By Ameena Drammeh
Assalamulakum. My name is Ameena Drammeh. My subject is medicine and health, and the topic I will be discussing is epilepsy. The reason I chose this topic is because I have a little sister that has been and living with epilepsy for the past 10 years.
Epilepsy is a common chronological neurological disorder characterized by seizures. These seizures are transient signs and/or symptoms of abnormal, excessive or hypersynchronous neuronal activity in the brain. About 50 million people worldwide have epilepsy, and nearly two out of every three cases are discovered in developing countries. Epilepsy is more likely to occur in young children, or people over the age of 65; however it can occur at any time. As a consequence of brain surgery, epileptic seizures may occur in recovering patients.
Epilepsy is usually controlled, but not cured with medication. However 30% of people with epilepsy do not have seizure control even with the best available medications. Surgery may be considered in difficult cases. Not all epilepsy syndromes are lifelong- some forms are confined to particular stages in childhood. Epilepsy should not be understood as a single disorder, but rather as syndromic with vastly divergent symptoms but all involving episodic electrical activity in the brain.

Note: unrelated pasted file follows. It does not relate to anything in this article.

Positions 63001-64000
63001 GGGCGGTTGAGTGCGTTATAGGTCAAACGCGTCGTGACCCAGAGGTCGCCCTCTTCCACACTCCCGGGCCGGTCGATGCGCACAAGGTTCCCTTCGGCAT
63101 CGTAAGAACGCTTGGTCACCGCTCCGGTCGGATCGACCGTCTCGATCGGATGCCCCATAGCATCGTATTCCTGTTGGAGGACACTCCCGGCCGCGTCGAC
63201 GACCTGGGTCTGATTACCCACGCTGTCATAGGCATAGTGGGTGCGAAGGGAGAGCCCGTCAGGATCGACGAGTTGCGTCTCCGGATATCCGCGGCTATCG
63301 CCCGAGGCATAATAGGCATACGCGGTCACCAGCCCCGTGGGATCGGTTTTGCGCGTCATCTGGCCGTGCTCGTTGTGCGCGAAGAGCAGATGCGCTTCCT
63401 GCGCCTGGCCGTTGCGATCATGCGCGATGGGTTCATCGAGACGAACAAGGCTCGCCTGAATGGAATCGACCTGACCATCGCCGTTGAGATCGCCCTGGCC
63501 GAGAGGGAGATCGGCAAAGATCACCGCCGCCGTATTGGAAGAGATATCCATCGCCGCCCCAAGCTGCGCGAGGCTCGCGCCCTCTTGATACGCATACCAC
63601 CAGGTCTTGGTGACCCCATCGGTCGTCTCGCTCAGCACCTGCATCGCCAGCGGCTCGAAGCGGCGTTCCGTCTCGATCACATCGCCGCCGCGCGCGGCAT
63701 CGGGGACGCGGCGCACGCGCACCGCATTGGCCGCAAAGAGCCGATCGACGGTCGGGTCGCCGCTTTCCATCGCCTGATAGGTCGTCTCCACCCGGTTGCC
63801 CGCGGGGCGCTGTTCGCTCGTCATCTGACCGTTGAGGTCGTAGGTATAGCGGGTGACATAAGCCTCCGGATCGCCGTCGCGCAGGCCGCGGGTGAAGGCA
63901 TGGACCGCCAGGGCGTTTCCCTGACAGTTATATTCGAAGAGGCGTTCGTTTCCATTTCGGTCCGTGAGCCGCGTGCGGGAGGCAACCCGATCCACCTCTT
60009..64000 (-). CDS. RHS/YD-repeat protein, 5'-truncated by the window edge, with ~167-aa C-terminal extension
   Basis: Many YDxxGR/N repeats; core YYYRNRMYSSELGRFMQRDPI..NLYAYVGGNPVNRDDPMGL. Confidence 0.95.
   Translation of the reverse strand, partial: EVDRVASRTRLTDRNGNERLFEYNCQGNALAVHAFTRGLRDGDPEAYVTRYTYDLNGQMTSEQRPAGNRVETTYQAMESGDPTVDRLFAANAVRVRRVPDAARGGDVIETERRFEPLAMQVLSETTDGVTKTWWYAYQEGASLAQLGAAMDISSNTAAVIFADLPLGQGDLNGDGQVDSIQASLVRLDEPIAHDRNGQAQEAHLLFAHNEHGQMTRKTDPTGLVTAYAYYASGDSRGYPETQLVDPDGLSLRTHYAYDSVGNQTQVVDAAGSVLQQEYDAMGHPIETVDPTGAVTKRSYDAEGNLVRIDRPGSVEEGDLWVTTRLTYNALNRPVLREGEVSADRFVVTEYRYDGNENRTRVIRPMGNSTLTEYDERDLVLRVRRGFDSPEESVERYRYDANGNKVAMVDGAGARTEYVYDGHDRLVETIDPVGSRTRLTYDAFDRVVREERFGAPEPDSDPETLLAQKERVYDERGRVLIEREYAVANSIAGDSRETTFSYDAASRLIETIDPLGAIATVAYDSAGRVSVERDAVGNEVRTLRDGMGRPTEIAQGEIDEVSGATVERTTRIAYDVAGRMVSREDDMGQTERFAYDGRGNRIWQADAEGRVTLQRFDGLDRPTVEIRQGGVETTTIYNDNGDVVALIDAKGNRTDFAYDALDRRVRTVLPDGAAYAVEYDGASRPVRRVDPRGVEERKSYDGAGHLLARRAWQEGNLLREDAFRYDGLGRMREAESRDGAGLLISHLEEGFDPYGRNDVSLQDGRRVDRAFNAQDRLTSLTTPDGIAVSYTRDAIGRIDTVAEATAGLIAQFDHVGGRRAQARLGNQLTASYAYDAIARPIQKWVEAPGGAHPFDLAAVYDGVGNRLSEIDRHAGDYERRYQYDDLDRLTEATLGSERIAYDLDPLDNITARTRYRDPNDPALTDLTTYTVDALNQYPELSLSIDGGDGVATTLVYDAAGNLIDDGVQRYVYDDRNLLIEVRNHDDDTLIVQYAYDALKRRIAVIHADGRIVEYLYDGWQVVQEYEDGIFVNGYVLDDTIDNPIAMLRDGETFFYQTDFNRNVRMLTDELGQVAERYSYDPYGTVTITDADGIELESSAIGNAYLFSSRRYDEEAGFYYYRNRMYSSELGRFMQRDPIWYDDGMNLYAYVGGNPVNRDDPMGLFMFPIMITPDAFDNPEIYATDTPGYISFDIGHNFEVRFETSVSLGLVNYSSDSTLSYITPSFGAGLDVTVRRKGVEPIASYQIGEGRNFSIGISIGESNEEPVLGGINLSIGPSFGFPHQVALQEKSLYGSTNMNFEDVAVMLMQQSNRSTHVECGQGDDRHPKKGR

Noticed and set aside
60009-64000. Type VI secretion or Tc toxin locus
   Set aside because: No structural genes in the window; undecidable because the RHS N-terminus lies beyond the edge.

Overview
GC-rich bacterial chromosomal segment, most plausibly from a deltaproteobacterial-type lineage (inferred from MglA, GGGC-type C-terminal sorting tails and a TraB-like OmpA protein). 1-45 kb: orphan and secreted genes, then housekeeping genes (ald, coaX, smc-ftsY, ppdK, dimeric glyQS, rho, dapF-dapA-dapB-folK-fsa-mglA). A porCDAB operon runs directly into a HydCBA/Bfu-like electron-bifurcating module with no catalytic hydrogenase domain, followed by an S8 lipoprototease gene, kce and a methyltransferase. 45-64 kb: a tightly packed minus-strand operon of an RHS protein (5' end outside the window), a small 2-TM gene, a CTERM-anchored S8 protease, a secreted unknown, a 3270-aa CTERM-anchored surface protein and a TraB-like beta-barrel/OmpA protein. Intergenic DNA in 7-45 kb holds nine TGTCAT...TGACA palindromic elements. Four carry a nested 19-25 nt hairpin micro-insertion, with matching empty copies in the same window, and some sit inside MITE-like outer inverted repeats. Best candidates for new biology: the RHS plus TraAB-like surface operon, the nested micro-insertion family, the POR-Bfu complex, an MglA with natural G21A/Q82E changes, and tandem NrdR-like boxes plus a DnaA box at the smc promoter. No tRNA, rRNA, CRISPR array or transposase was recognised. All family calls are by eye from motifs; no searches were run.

The cause of epilepsy usually requires that the seizures occur spontaneously. Nevertheless, certain epilepsy syndromes require particular participants or triggers for seizures to occur. These are classified as reflex epilepsy. For example people with primary reading epilepsy have seizures triggered by reading. Photosensitive epilepsy can be limited to seizures triggered by flashlights. Other participants can trigger an epileptic seizure in patients who otherwise would be susceptible to spontaneous seizures. For example children with childhood absence epilepsy may be susceptible with hyperventilation.
Mutations in several genes have been linked to several types of genes. Several genes that code for protein sub-units of voltage-gated and ligand-gated ion channels have been associated with forms of generalized epilepsy and infantile seizure syndromes. Several ligated-gated ion channels have been linked to some types of frontal and generalized epilepsies.
The mainstay of treatment of epilepsy is anticonvulsant medications. Often, anticonvulsant medication treatment will be life-long and can have major effects on equality of life. The choice among anticonvulsant and their effectiveness differs by epilepsy syndromes. Mechanisms, effectiveness for particular epilepsy syndromes and side- effects differ among the individual anticonvulsant medications.
Epilepsy surgery is an option for patients whose seizures remain resistant to treatment with anticonvulsant medications who also have symptomatic localization-related epilepsy; a focal abnormality that can be located and therefore removed. The goal for these procedures is total control of epileptic seizures, although anticonvulsant medications may still be required.
Many notable people, past and present have carried the diagnosis of epilepsy. In many cases, their epilepsy is a footnote of their accomplishments; for some, it played an integral role in their fame. Historical diagnosis of epilepsy is not always certain; there is controversy about what is considered an acceptable amount of evidence in support of such a diagnosis.